Famous American drag queen Ru Paul, who inspired many to get into the drag culture in India, once said, ‘When you become the image of your own imagination, it’s the most powerful thing you could ever do’. For many, the concept of drag culture is just a bunch of men dressing up in fancy women’s clothes and make-up to get on a stage and sing or dance to a tune, but it goes much beyond that. Bengaluru has not only opened its arms to drag queens, but accepted and recognised them as a vibrant and vital part of its cultural ethos.
The drag culture in the city is more intellectual and different from that of other cities, extending beyond performances like singing and dancing, to different acts like poetry reading, stand-up, monologues and even theatre. The city’s drag queens are thriving in an atmosphere of creativity, energy and social messages
Kushboo, popularly known as ‘Kushboo the kween’ on social media, is a lawyer and drag queen. In 2016, inspired by Ru Paul’s Drag Race, Kushboo began the journey as a drag artiste. The self-reliant drag queen does everything from costuming, makeup, performance to running, hosting, managing, setting up and advertising the show. “I feel there is a lot of community in this city. I think queer people can be exceptionally supportive of one another, and that’s how love, freedom and artistry thrive. For the future, I’d like to see classist, racist and gendered divides fade away; so that our community becomes closely knit. Bengaluru has a lot of potential as a lot of people want to do intellectually interesting things. There is a speakeasy vibe, which other cities lack and this is the right space for drag kings, queens and other artistes to try new things or push boundaries,” Kushboo says.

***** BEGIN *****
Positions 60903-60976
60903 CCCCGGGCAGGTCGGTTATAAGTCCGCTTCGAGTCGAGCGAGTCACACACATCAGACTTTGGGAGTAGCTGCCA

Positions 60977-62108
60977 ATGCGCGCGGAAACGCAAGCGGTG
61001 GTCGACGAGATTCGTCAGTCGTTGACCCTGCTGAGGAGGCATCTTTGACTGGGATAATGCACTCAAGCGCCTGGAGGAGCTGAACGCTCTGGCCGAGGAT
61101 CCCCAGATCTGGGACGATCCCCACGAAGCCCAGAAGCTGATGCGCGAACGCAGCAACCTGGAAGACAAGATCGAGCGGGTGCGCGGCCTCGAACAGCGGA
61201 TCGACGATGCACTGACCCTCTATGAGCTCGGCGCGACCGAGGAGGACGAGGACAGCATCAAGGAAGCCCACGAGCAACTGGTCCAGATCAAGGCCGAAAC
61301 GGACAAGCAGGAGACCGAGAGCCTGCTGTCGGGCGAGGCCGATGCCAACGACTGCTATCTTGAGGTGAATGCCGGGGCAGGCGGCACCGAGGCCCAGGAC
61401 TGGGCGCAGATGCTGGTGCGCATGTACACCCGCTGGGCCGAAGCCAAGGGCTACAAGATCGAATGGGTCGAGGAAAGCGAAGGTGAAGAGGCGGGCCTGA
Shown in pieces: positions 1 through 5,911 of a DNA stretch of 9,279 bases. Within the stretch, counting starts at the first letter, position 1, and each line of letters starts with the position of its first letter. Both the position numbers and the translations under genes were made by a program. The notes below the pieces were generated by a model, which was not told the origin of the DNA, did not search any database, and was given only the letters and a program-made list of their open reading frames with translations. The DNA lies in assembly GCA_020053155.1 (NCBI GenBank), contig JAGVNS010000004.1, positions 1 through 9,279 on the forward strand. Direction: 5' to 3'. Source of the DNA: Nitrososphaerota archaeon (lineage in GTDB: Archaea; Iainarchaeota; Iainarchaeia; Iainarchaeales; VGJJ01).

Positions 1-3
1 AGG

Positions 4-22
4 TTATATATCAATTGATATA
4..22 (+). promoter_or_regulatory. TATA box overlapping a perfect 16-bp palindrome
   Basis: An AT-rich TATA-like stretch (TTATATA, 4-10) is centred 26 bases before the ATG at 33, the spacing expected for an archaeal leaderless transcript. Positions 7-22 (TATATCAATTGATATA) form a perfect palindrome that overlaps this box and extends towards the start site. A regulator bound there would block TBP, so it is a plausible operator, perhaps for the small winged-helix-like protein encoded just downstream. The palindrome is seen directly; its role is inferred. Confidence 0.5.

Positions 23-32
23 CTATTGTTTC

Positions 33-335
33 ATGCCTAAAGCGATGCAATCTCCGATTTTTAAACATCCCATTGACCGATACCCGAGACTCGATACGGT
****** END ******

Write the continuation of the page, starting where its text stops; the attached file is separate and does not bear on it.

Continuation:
Over the last year, drag queens are gaining more visibility and popularity. Their performances have a deeper meaning too. While some drag queens focus on the story behind the performance, others focus on the performance itself. For Sudipto Biswas, popularly known as Rimi Heart in the drag world, his voice is the art that brings out the emotions of the queer and ally community melodiously.
“Bengaluru’s drag culture has grown over the last year or so. Generally, independent drag queens have lack of opportunities to perform. They have to wait for any pride event to come up or an invite to perform at a particular place because the community is overpowered by brands already. But, with the pride month (November) coming up in Bengaluru, a lot of events will take place during weekends. That’s going to be a golden-pot month for everyone.”
A culture that is spreading out rapidly, drag queens know what to expect from the future and what they wish would change for their community. Talking about this, one of Bengaluru’s famous drag queens, Alex Mathew, known as Maya on stage, says, “Firstly, sustaining financially as a full-time drag queen is the biggest challenge and I want that to change so that it’s easy for every drag queen out there. Secondly, drag queens should promote inclusivity in their performances. This will change a lot for the community.”...